PubMed Search

Microbial colonization activates an immune fight-and-flight response via neuroendocrine signaling.
Aballay, A. and Singh. J. (2019).  Dev. Cell. April 8, (49) 1–11. Read via ScienceDirect.

Non-proteolytic activity of 19S proteasome subunit RPT-6 regulates GATA transcription during response to infection.
Olaitan, A.O. and Aballay, A. (2018). PLOS Genetics. Sep 28;14(9):e1007693. doi: 10.1371/journal.pgen.1007693.

Distinct Roles of Sensory Neurons in Mediating Pathogen Avoidance and Neuropeptide-Dependent Immune Regulation.
Cao X, Kajino-Sakamoto R, Doss A, Aballay A. Cell Rep. 2017 Nov 7;21(6):1442-1451. doi: 10.1016/j.celrep.2017.10.050. PMID: 29117551

Endoplasmic Reticulum Stress Caused by Lipoprotein Accumulation Suppresses Immunity against Bacterial Pathogens and Contributes to Immunosenescence.
Singh J, Aballay A. MBio. 2017 May 30;8(3). pii: e00778-17. doi: 10.1128/mBio.00778-17. PMID: 28559483 

Effects of methyl and inorganic mercury exposure on genome homeostasis and mitochondrial function in Caenorhabditis elegans.
Wyatt LH, Luz AL, Cao X, Maurer LL, Blawas AM, Aballay A, Pan WK, Meyer JN. DNA Repair (Amst). 2017 Apr;52:31-48. doi: 10.1016/j.dnarep.2017.02.005. Epub 2017 Feb 13. PMID: 28242054

Abnormal degradation of the neuronal stress-protective transcription factor HSF1 in Huntington's disease.
Gomez-Pastor R, Burchfiel ET, Neef DW, Jaeger AM, Cabiscol E, McKinstry SU, Doss A, Aballay A, Lo DC, Akimov SS, Ross CA, Eroglu C, Thiele DJ. Nat Commun. 2017 Feb 13;8:14405. doi: 10.1038/ncomms14405. PMID: 28194040 

Natural Genetic Variation in the Caenorhabditis elegans Response to Pseudomonas aeruginosa.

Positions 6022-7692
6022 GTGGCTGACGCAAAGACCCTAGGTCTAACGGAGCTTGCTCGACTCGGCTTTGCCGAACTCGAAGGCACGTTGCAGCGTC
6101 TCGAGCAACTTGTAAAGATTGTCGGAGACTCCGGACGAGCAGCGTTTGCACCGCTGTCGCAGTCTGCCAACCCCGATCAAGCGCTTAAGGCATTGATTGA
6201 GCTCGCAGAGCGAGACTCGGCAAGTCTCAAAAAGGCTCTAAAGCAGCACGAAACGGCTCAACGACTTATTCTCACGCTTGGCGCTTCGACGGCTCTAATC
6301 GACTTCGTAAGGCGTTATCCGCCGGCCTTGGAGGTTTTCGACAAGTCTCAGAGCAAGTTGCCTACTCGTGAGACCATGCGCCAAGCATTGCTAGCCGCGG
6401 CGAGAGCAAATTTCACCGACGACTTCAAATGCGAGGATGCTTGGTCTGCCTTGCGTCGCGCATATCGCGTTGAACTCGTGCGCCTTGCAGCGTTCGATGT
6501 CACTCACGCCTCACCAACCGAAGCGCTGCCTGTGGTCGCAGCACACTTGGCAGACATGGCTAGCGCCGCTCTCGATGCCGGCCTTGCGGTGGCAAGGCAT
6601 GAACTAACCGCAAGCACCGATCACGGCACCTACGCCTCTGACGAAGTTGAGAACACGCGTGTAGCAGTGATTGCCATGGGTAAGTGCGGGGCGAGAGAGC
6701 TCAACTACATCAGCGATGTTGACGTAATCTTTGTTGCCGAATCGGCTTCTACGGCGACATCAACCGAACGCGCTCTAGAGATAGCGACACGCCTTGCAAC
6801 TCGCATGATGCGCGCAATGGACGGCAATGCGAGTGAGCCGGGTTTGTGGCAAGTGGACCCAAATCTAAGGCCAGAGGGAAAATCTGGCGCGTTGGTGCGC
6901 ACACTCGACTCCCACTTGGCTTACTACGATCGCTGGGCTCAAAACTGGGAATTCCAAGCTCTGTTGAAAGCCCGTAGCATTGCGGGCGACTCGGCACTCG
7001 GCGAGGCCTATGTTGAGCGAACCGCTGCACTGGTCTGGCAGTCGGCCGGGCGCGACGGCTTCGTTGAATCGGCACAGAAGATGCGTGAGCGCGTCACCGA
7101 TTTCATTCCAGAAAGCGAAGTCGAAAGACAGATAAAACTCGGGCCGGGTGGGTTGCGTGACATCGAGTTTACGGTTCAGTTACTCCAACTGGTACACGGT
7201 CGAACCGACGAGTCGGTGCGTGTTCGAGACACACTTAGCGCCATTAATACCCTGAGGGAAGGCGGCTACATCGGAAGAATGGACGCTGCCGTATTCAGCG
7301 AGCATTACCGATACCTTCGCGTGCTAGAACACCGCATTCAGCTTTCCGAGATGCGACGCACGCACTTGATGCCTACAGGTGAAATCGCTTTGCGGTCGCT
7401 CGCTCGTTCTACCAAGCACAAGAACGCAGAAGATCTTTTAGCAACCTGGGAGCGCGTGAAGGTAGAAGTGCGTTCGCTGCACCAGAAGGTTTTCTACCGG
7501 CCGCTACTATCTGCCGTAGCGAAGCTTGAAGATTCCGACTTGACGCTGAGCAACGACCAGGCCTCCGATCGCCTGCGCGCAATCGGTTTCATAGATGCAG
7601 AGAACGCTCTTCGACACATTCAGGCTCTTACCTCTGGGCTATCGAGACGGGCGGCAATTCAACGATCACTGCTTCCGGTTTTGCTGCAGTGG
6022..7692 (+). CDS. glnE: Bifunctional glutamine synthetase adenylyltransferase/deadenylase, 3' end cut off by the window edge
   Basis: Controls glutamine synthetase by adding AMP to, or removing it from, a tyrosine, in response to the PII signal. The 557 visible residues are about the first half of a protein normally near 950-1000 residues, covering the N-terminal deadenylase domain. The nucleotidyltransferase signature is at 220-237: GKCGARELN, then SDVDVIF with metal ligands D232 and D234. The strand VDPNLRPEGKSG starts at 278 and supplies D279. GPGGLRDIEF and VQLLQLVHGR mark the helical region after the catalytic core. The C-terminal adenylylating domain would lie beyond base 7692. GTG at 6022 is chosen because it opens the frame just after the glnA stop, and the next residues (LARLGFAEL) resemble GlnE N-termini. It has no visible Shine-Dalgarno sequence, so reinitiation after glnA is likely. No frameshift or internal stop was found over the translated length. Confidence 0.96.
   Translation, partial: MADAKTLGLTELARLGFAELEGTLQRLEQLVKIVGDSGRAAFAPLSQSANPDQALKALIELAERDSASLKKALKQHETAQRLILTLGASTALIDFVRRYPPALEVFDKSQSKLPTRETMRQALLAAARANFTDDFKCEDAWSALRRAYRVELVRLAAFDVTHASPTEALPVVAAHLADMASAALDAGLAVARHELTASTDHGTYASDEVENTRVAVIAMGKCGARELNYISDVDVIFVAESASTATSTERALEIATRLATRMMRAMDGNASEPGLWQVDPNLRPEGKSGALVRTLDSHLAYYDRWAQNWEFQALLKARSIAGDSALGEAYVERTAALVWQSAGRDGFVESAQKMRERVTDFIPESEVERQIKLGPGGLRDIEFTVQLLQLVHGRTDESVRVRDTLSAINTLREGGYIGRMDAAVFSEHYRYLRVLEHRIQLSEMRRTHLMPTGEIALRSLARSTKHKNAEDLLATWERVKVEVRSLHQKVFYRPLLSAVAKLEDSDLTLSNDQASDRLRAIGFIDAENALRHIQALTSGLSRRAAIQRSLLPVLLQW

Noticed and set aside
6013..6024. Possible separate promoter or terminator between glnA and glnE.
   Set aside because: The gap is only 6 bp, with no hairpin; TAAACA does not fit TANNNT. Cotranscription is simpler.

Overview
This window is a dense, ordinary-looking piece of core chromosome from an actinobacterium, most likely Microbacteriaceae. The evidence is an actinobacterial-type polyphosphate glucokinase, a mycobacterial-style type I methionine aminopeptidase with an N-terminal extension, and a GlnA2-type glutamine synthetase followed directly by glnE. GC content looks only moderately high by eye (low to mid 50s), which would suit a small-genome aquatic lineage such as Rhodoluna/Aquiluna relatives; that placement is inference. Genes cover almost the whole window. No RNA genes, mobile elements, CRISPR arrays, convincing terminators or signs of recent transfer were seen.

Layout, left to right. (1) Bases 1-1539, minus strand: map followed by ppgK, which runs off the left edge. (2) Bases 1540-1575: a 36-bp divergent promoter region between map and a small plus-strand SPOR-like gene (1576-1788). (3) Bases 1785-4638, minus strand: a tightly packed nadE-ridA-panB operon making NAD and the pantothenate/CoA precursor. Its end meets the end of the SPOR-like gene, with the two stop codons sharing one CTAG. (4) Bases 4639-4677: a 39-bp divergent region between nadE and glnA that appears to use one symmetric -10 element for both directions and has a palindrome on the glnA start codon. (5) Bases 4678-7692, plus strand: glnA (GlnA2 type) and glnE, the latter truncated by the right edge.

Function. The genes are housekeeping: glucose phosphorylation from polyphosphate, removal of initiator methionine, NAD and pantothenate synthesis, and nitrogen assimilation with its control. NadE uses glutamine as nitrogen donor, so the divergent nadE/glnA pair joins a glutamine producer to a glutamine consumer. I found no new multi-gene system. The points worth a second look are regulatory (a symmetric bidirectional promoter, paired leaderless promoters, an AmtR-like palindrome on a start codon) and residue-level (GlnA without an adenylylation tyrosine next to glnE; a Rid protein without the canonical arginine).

Martin N, Singh J, Aballay A. G3 (Bethesda). 2017 Apr 3;7(4):1137-1147. doi: 10.1534/g3.117.039057. PMID: 28179390 

Neural Inhibition of Dopaminergic Signaling Enhances Immunity in a Cell-Non-autonomous Manner.
Cao, X. and Aballay, A. (2016). Curr Biol. Aug 9. pii: S0960-9822(16)30675-3. doi: 10.1016/j.cub.2016.06.036. [Epub ahead of print] 

Genetic screen reveals link between the maternal-effect sterile gene mes-1 and P. aeruginosa-induced neurodegeneration in C. elegans.
Wu, Q., Cao, X., Yan, D., Wang, D., and Aballay, A. (2015). J Biol Chem. Oct 16. pii: jbc.M115.674259 

Cellular Responses to Infections in Caenorhabditis elegans.
Sun J., Aballay A., and Singh V. (2015). Encyclopedia of Cell Biology, Vol 2, Waltham, MA: Academic Press, 2016, pp. 845-852. doi:10.1016/B978-0-12-394447-4.20074-6. 

Recovery from an acute infection in C. elegans requires the GATA transcription factor ELT-2.
Head, B. and Aballay, A. (2014). PLOS Genetics, Oct 23. doi:10.1371/journal.pgen.1004609.

Whole-animal chemical screen identifies colistin as a new immunomodulator that targets conserved pathways.
Cai, Y., Cao, X., Aballay A. (2014). mBio, Aug 12;5(4). pii: e01235-14. doi: 10.1128/mBio.01235-14.

Role of the nervous system in the control of proteostasis during innate immune activation: Insights from C. elegans.
Aballay, A. (2013). PLoS Pathog, Aug 9(8): e1003433. 

Organismal regulation of XBP-1-mediated unfolded protein response during development and immune activation.
Sun J., Liu Y, Aballay A. (2012). EMBO Rep, Aug 31;13(9):855-60. Epub 2012 Jul 13. Review

ER stress pathway required for immune homeostasis is neurally controlled by arrestin-1.
Singh, V. and Aballay, A. (2012). J Biol Chem, Epub ahead of print Aug 8. 

Neuronal GPCR controls innate immunity by regulating non-canonical unfolded protein response genes.
Sun, J., Singh, V., Kajino-Sakamoto, R., and Aballay, A. (2011). Science, Epub 2011 April 7. Review.

Models to study ancient host-pathogen interactions: lessons from Crete.
Means, T.K. and Aballay, A. (2011). EMBO Rep, 12(1):5-7.